What is Addison's disease?
Gradual, progressive destruction of the adrenal glands, which are located over the kidneys. The adrenal glands secrete several hormones that are essential to a number of body functions. These hormones help to maintain body fluid balance and are involved in sugar and protein metabolism, maintenance of blood pressure, and response to physical stress. Addison's is rare, but can occur in all age groups and about equally in men and women. Symptoms may develop slowly over months or years.
Frequent signs and symptoms
- Weakness and fatigue.
- Gastrointestinal disturbances (nausea, vomiting, abdominal pain, diarrhea, and appetite and weight loss).
- Low blood pressure causing faintness and dizziness.
- Brownish skin (looks suntanned) with white patches.
- Darkening of freckles, scars and nipples.
- Hair loss.
- Feeling cold all the time.
- Dramatic behavior or mood changes, including aggression or depression.
- Symptoms and signs are caused by low levels of cortisone- like hormones produced by the adrenal glands. The cause of adrenal insufficiency is usually unknown, but is believed to be an autoimmune disorder.
- It also may be a consequence of the following disorders: tuberculosis, cancer, pituitary disease, AIDS.
- Use of oral cortisone drugs for other conditions. When cortisone is withdrawn, normal adrenal function sometimes does not return.
Risk increases with
Stress, diabetes mellitus, surgery, anticoagulant therapy.
Don't discontinue use of cortisone drugs or change the dosage without medical advice.
- If diagnosed in early stages, the symptoms can be controlled with hormone-replacement treatment, and a normal lifestyle can be maintained.
- In advanced stage, this disorder is fatal without treatment.
- Adrenal crisis (pains, weakness, low blood pressure, high or low temperature, fainting) caused by injury or illness.
- Misdiagnosis as a mental condition.
- Increased susceptibility to infections.
Addison's Disease Treatment
- Diagnostic tests may include laboratory blood studies and the metyrapone test to measure adrenal function.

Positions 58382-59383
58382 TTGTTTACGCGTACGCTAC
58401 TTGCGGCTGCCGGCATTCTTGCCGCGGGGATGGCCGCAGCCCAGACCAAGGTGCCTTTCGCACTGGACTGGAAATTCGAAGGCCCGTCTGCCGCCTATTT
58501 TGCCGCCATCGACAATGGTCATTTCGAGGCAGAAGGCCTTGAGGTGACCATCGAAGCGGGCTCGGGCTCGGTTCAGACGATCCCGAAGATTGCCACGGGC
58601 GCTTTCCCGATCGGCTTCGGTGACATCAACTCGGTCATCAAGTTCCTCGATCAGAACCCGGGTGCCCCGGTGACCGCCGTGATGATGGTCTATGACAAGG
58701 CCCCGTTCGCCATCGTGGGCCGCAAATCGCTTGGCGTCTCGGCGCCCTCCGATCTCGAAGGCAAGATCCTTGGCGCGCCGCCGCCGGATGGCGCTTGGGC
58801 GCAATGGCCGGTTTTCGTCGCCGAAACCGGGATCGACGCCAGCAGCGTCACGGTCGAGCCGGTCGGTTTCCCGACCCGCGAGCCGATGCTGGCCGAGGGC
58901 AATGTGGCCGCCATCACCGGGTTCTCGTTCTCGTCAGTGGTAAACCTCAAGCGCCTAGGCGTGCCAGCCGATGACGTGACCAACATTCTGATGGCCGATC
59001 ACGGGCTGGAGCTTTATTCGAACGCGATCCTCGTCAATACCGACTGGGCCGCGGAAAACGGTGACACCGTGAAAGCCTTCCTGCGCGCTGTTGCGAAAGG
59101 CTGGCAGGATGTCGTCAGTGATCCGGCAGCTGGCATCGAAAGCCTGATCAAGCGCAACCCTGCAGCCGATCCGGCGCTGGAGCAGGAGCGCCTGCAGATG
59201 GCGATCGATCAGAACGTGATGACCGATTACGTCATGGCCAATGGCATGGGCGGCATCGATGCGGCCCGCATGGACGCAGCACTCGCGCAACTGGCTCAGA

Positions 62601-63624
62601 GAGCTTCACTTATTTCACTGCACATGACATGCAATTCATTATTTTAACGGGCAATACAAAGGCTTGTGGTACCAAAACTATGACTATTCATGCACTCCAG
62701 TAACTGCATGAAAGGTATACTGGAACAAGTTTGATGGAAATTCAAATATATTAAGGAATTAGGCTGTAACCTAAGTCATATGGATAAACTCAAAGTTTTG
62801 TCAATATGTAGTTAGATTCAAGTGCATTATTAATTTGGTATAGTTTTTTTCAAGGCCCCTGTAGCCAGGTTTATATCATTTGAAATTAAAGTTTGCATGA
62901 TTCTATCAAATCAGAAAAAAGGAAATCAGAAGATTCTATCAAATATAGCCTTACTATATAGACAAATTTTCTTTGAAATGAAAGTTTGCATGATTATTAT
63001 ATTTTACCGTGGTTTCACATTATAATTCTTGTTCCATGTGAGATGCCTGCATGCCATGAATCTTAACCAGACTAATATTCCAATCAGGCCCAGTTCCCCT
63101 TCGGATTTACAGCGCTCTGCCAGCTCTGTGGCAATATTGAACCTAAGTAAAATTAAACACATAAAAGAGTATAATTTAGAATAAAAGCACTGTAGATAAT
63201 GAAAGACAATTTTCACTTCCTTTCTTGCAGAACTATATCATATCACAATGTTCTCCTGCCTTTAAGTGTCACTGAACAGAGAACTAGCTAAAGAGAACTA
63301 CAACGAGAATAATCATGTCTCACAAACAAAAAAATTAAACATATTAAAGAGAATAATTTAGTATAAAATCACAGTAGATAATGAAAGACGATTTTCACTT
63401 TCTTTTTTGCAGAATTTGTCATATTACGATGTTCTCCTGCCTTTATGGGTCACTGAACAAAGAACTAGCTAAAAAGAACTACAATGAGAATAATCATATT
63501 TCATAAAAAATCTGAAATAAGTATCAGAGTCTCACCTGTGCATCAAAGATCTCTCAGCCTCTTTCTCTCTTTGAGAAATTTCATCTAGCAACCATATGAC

- This is a life-long condition. Learn how to care for yourself. Strict attention to medication schedules is vital.
- Learn about adrenal crisis and its relationship to body stress (infection, surgery or injury).
- Advise any doctor and dentist who treats you that you have Addison's disease.
- If you live or travel where medical care is not readily available, you should be given instructions on giving yourself cortisone injections in case of emergency.
- Wear a medical alert type bracelet or pendant to indicate you have Addison's disease and the name of the drug and dosage that you take.
- Stay up-to-date on immunizations, including those for influenza and pneumonia.
- Hospitalization for an adrenal crisis.
- Further information is available from the National Addison's Disease Foundation
Addison's disease Medication
You will be prescribed one of several types of cortisone drugs. A mineralocortoid often is needed to help control salt and mineral balance. Follow medication schedule exactly. Never change or omit medication without doctor's advice.
Special diet may be necessary (e.g., one to maintain proper balance of sodium and potassium or to increase protein or carbohydrate intake).
Notify your physician if
- You or a family member has symptoms of Addison's disease, especially an adrenal crisis. Call immediately. Adrenal crisis is an emergency!
- The following occur after diagnosis:
- Any signs of infection, such as fever, chills, muscle aches, headache and dizziness.
- Serious injury, such as bone fracture, dislocation or internal injuries.
- You are scheduled for elective surgery or require anesthesia for any reason.
- New, unexplained symptoms develop. Drugs used in treatment may produce side effects, such as protruding abdomen, thin extremities, puffy face and eyes, acne and growth of facial hair.
Last updated 6 October 2011